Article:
malabsorption

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Related to Malabsorption syndromes: multiple sclerosis, celiac disease, Crohn's disease, Whipple disease

malabsorption

 [mal″ab-sorp´shun]
impaired intestinal absorption of nutrients.
malabsorption syndrome a group of disorders marked by subnormal intestinal absorption of dietary constituents, and thus excessive loss of nutrients in the stool; it may be due to a digestive defect, a mucosal abnormality, or lymphatic obstruction.

mal·ab·sorp·tion

(mal'ab-sōrp'shŭn),
Imperfect, inadequate, or otherwise disordered gastrointestinal absorption.

malabsorption

/mal·ab·sorp·tion/ (mal″ab-sorp´shun) impaired intestinal absorption of nutrients.

malabsorption

(măl′əb-zôrp′shən, -sôrp′-)
n.
Defective or inadequate absorption of nutrients from the intestinal tract.

malabsorption

[mal′əbsôrp′shən]
Etymology: L, malus + absorbere, to swallow
impaired absorption of nutrients from the GI tract. It occurs in celiac disease, sprue, dysentery, diarrhea, inflammatory bowel disease, and other disorders. It may result from an inborn error of metabolism, malnutrition, or any chemical or anatomical condition of the digestive system that prevents normal absorption. See also inborn error of metabolism, malnutrition.

malabsorption

The suboptimal absorption of nutrients from the GI tract.

Clinical findings
Bloating, abdominal pain, diarrhoea.
 
Aetiology
Cystic fibrosis (number one cause in US), abetalipoproteinaemia, acrodermatitis enteropathica, biliary atresia, bovine lactalbumin (cow's milk protein) intolerance, coeliac disease (gluten-induced enteropathy), sprue, juvenile pernicious anaemia, lactose intolerance, parasites (Diphyllobothrium latum, Giardia lamblia, Necator americanus, Strongyloides stercoralis), soy milk protein intolerance, vitamin B12 malabsorption.

malabsorption

GI disease A group of Sx–eg, gas, bloating, abdominal pain, diarrhea due to the inability to properly absorb nutrients Etiology Cystic fibrosis–number one cause in US, abetalipoproteinemia, acrodermatitis enteropathica, biliary atresia, bovine lactalbumin intolerance–cow's milk protein, celiac disease–gluten-induced-enteropathy, sprue, juvenile pernicious anemia, lactose intolerance, parasites–Diphyllobothrium latum, Giardia lamblia, Necator americanus, Strongyloides stercoralis, soy milk protein intolerance, vitamin B12 malabsorption

mal·ab·sorp·tion

(mal'ab-sōrp'shŭn)
Imperfect, inadequate, or otherwise disordered gastrointestinal absorption.

malabsorption

One of a number of disorders in which there is a failure of movement of some of the elements of the diet from the small intestine into the bloodstream so that MALNUTRITION may occur in spite of an adequate diet. See LACTASE DEFICIENCY SYNDROME, COELIAC DISEASE, STEATORRHOEA, RICKETS and OSTEOMALACIA.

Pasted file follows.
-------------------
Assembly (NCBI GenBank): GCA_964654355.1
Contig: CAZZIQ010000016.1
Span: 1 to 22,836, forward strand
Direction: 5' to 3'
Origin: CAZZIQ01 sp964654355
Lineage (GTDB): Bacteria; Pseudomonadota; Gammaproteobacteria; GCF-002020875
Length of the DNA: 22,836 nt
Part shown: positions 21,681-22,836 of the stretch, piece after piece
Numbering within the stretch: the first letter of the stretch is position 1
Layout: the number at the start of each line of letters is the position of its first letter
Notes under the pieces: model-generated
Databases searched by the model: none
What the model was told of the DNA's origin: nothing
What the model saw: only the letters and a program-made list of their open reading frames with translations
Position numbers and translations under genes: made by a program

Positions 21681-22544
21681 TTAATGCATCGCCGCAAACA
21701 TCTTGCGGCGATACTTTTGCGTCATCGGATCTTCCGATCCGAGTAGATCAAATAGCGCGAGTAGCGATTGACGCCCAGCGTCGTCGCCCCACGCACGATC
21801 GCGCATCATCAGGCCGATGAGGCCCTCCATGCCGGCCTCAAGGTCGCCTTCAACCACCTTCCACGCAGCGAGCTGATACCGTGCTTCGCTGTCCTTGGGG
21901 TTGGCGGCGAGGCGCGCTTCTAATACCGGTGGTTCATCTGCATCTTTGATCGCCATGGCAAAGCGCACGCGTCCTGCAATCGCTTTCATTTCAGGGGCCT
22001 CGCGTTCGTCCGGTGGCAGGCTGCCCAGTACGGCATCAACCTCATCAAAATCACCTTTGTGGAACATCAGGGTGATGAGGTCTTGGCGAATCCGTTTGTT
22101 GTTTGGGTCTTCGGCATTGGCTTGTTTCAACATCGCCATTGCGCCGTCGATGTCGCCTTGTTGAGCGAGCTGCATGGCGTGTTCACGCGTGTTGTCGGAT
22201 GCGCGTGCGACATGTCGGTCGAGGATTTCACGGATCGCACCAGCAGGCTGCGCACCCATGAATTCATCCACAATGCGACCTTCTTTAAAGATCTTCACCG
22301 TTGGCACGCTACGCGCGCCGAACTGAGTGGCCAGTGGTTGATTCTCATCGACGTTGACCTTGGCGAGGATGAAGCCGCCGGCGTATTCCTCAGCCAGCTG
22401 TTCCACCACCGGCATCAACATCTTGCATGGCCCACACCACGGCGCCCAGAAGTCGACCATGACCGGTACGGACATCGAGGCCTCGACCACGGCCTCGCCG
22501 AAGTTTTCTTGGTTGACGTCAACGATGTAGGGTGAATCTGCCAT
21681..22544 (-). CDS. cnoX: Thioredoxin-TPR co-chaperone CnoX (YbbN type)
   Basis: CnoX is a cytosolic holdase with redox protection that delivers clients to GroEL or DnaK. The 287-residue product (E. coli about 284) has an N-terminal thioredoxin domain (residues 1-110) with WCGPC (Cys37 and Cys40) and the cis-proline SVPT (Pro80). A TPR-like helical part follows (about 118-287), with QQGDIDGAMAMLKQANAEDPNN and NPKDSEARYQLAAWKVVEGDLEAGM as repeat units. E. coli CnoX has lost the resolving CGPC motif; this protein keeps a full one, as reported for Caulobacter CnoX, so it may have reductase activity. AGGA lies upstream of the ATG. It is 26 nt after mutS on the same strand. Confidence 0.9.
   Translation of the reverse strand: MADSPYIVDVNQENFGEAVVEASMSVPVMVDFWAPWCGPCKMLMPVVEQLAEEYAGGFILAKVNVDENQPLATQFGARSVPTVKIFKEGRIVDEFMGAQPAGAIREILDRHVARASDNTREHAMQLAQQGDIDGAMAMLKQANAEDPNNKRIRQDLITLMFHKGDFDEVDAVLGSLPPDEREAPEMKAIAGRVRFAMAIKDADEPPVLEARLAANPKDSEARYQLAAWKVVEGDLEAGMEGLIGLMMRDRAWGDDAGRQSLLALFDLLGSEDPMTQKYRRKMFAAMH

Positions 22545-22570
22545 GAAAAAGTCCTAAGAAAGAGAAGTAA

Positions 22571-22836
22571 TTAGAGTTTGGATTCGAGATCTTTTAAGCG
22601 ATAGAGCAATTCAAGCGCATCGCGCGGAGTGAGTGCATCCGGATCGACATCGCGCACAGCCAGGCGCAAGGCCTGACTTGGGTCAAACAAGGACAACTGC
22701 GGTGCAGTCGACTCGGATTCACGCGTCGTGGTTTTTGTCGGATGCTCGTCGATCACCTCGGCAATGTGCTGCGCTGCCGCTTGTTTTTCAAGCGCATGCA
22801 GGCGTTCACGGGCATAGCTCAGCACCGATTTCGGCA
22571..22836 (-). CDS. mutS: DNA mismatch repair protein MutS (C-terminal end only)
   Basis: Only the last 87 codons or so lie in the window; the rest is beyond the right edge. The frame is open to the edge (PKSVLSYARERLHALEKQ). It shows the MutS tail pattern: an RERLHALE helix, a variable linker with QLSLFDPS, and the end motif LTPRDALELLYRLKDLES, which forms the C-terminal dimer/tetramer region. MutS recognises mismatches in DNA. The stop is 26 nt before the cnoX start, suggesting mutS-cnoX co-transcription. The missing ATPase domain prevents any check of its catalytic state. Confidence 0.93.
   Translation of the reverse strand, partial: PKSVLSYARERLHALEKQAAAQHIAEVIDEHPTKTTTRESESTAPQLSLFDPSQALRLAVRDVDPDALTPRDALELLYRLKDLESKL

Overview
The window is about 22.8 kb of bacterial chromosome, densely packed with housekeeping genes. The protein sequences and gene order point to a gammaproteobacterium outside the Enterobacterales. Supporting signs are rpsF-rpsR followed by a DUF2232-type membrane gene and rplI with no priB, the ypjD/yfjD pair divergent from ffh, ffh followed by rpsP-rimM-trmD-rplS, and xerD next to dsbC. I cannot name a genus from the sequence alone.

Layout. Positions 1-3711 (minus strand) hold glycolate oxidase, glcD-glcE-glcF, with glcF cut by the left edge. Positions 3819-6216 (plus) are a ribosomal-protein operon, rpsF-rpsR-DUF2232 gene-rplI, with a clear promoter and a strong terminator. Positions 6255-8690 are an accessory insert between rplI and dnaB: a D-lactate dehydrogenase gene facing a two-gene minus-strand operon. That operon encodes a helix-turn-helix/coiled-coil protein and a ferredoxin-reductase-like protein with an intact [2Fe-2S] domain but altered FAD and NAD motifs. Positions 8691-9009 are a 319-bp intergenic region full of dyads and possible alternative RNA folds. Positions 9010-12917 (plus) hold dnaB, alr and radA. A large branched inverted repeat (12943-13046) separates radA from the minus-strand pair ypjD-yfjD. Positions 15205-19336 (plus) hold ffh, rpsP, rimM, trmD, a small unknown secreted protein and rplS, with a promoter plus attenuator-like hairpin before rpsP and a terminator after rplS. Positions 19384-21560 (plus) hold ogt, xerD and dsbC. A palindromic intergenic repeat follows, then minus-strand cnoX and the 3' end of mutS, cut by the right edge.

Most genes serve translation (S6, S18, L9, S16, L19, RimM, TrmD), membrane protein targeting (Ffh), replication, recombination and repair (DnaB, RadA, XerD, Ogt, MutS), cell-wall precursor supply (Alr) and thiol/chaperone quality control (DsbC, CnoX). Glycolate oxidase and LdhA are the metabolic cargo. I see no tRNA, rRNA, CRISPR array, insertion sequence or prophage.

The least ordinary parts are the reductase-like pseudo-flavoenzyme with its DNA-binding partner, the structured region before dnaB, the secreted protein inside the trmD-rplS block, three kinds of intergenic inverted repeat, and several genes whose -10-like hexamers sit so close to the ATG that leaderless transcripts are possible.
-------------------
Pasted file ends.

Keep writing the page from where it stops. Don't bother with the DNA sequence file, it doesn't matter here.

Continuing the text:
Malabsorption

Defective or inadequate absorption of nutrients from the intestinal tract.

malabsorption

impaired absorption of nutrients from the digestive tract. Causes include disease of the small intestine or surgical removal of a major part of it, and lack of digestive enzymes or bile salts.

malabsorption,

n improper absorption of nutrients, characterized by deficiency of carbohydrates, fats, minerals, proteins, and vitamins and excess fat in the stool.

mal·ab·sorp·tion

(mal'ab-sōrp'shŭn)
Imperfect or disordered gastrointestinal absorption.

malabsorption

impaired intestinal absorption of nutrients.

fat malabsorption
malabsorption syndrome
a group of disorders marked by subnormal intestinal absorption of dietary constituents, and thus excessive loss of nutrients in the stool, with chronic diarrhea and weight loss; it may be due to a digestive defect, a mucosal abnormality, or lymphatic obstruction. A common disease in dogs and a major part of some of the enteric diseases of food animals. It is the pathogenesis of the diarrheas of trichostrongylosis of sheep and cattle, of the viral diarrheas of pigs and the undifferentiated chronic diarrheas of horses.
References in periodicals archive ?
Noncompliance with medical treatment should be considered in such cases before proceeding to extensive evaluations for malabsorption syndromes.
Causes of vitamin D deficiency include obesity, fat malabsorption syndromes, bariatric surgery, nephrotic syndrome, a wide range of medications (anticonvulsants and anti-HIV/AIDS drugs), chronic granuloma-forming disorders, some lymphomas, and primary hyperthyroidism.
Because bacterial metabolism alters folic acid status and intestinal bacterial colonization is altered by nutritional factors and carbohydrate malabsorption syndromes, dietary measurements should not rely solely on folic acid supplementation but should also consider carbohydrate malabsorption syndromes, especially fructose malabsorption.
Used in the non-invasive assessment of intestinal permeability, the test demonstrated its superior sensitivity as compared to the existing d-xylose test in measuring intestinal permeability, a measurement used in the diagnosis of gastrointestinal malabsorption syndromes, such as celiac disease, colitis, Crohn's disease, and Irritable Bowel Syndrome.
0 mol/L), in selected patients, particularly with those with personal or family history of cardiovascular disease, as well as in older individuals, or those with malnutrition, malabsorption syndromes, hypothyroidism, renal failure, systemic lupus erythrmatosus and on certain medications, e.
Fecal carbohydrate loss measurement is also important in the diagnosis of malabsorption syndromes (7, 8), although certain amounts of starch are malabsorbed even under physiologic conditions (9).